As reported by WFLA News Channel 8, Dale Wilson became suspicious of foul play at Palm Gardens Nursing Home when he noticed unusual bruising on his 76-year-old father’s arms and legs. Due to the progression of Alzheimer’s disease, his father was unable to communicate the cause of his injuries. When nursing home employees were unable to explain the injuries he set up a hidden camera to investigate.
Two Arrested for Battery, Six Under Investigation in Alzheimer’s Abuse Case
That was when Dale Wilson witnessed the unthinkable — nursing home employees were shown on video provoking, striking and kicking his elderly father. The video showed that after being provoked, the elderly man became aggravated and started flailing his arms. At that point, one of the assailants is shown kicking and stomping on the man.
Upon viewing the hidden camera footage, Winter Haven police arrested suspects, Yashika Jones, age 28, and Rose Blaise, age 35, who were each charged with battery of an elderly person. In Florida, persons convicted of battery upon a person 65 years of age or older are to be sentenced to a minimum term of imprisonment of 3 years and fined up to $10,000. They can also be ordered to make restitution to the victim of the offense and perform up to 500 hours of community service work.
In addition to the charges brought by Winter Haven police, Palm Gardens has confirmed that six employees are under investigation by the nursing home.
Notably, federal nursing home law requires that a nursing home report suspected abuse to the state monitoring agency. Failure to report suspected abuse may result in severe penalties to the facility such as fines or termination from Medicare or Medicaid programs.
Do You Have Permission to Install Hidden Cameras?
As seen here, installing a hidden camera may be the best way to monitor a relative’s care when you cannot be with them. A camera can help you ensure that your loved one is receiving the quality care promised to them by nursing home and assisted living facilities.
In Florida, a guardian, or relative that has been given permission, may legally place a hidden camera in a nursing home resident’s room. One caveat to this rule is that the video camera may not record sound. Before installing a camera that records sound, it is important to research federal and state wiretapping laws that may prohibit you from doing so.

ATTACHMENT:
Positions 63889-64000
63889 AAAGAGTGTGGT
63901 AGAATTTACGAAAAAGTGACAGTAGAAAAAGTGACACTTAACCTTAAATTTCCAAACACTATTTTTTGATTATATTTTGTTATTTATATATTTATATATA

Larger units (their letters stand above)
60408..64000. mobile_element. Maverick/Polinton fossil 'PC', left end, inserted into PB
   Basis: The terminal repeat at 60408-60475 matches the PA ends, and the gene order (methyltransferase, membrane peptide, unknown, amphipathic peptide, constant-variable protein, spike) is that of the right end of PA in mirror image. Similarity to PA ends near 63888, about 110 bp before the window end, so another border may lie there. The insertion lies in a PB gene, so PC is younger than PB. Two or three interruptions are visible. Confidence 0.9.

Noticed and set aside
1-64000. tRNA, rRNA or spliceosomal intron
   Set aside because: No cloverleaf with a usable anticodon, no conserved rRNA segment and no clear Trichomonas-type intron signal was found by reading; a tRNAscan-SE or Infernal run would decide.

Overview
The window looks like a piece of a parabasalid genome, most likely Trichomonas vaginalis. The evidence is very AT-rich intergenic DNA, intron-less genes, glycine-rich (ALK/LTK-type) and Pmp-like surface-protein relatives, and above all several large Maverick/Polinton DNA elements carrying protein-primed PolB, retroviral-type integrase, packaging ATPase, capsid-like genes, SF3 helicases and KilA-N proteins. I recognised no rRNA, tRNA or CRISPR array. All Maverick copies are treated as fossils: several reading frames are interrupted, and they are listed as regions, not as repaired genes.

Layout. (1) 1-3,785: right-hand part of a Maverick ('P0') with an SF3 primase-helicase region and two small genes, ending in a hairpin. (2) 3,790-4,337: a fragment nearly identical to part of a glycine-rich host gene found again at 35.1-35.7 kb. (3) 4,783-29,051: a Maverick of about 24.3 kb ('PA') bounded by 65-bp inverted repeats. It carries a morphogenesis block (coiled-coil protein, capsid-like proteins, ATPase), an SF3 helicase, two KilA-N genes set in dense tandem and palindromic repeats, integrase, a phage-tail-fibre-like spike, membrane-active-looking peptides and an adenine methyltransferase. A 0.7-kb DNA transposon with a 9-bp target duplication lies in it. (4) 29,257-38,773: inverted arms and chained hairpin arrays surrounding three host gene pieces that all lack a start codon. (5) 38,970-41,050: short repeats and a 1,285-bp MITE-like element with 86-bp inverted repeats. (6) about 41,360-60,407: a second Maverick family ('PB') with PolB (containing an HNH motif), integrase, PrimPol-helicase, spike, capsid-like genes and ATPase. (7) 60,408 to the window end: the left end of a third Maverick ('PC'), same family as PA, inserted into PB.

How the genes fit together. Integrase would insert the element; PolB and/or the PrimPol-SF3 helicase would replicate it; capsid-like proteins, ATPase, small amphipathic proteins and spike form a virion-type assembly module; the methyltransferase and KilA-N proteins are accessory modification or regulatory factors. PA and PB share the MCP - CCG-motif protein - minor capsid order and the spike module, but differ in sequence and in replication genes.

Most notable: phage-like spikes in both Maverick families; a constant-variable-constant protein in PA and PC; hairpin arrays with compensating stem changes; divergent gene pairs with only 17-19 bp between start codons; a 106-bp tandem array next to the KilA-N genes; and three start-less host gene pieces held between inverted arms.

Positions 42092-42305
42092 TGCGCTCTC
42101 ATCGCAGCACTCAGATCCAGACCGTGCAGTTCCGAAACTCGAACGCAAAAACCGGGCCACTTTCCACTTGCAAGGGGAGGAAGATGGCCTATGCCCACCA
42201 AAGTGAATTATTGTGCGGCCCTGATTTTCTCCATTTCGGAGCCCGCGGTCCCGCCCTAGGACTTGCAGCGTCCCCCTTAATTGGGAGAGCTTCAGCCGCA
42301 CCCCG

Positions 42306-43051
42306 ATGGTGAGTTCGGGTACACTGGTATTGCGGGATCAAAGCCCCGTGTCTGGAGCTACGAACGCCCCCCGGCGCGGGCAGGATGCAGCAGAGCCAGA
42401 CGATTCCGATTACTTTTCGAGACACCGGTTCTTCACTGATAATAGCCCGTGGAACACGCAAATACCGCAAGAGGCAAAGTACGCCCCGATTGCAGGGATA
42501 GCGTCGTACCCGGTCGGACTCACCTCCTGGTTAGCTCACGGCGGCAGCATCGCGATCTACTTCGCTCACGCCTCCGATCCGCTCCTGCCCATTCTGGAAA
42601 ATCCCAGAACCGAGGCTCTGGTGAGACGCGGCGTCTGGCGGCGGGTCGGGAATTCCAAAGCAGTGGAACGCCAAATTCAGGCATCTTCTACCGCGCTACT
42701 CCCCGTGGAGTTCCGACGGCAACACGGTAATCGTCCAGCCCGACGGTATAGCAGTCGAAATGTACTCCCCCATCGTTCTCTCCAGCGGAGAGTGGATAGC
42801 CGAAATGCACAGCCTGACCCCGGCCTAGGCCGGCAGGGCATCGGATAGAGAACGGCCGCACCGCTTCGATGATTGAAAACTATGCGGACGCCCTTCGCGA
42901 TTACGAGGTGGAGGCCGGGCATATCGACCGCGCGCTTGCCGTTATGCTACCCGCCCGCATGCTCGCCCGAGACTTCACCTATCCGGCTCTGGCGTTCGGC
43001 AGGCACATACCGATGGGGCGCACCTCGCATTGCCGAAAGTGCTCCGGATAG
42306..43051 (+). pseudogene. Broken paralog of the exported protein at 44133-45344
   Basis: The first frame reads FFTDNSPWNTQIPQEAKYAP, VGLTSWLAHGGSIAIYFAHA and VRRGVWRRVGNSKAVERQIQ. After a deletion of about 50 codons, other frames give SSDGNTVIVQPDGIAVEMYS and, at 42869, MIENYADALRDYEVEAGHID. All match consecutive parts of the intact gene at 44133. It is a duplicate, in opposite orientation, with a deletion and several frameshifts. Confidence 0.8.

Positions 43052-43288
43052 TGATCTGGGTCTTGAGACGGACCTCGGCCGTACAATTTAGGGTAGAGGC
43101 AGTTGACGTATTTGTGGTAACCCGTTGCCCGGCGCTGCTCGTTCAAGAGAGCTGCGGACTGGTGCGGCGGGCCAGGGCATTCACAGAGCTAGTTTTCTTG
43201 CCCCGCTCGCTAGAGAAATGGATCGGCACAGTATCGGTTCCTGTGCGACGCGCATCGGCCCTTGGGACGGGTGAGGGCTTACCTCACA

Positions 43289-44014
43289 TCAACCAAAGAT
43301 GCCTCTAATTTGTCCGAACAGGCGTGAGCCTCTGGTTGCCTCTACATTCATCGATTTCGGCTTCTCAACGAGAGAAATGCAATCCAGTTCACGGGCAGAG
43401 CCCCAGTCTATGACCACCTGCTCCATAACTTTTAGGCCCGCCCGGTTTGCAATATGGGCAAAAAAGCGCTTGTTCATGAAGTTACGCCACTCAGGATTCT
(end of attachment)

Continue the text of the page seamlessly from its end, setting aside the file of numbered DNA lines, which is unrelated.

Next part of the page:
Nursing home neglect and abuse is prevalent and occurs more often than people may think. The elderly are easy targets due to their physical dependence on others. As was the case in this unfortunate incident, residents often cannot communicate, and therefore cannot report abuse themselves. In other cases, nursing home residents may be too scared, embarrassed or unable to remember the incident due to cognitive issues.
It is not unusual for nursing home staff to cover up incidents that occur in nursing homes in order to avoid liability and protect their jobs and coworkers. However, as the nursing staff at Palm Gardens Nursing Home have found out — the camera doesn’t lie. A hidden camera can be a powerful tool to investigate the quality of care provided to residents. Further, it can be an effective way to prove nursing home neglect or abuse in the courtroom.
If you believe that a relative has been physically or sexually abused by a nursing home employee, or by a fellow nursing home resident, it is crucial to take action. First, we recommend that any suspected abuse be immediately reported to the Department of Health. Afterwards, it is important to consult with an experienced attorney to discuss your rights.
To speak openly and directly with an experienced nursing home abuse lawyer, contact Brent Wieand (800) 481-5206. The consultation is free and you will pay no attorney’s fees unless we successfully pursue your claim and obtain financial compensation through a settlement, arbitration award or verdict.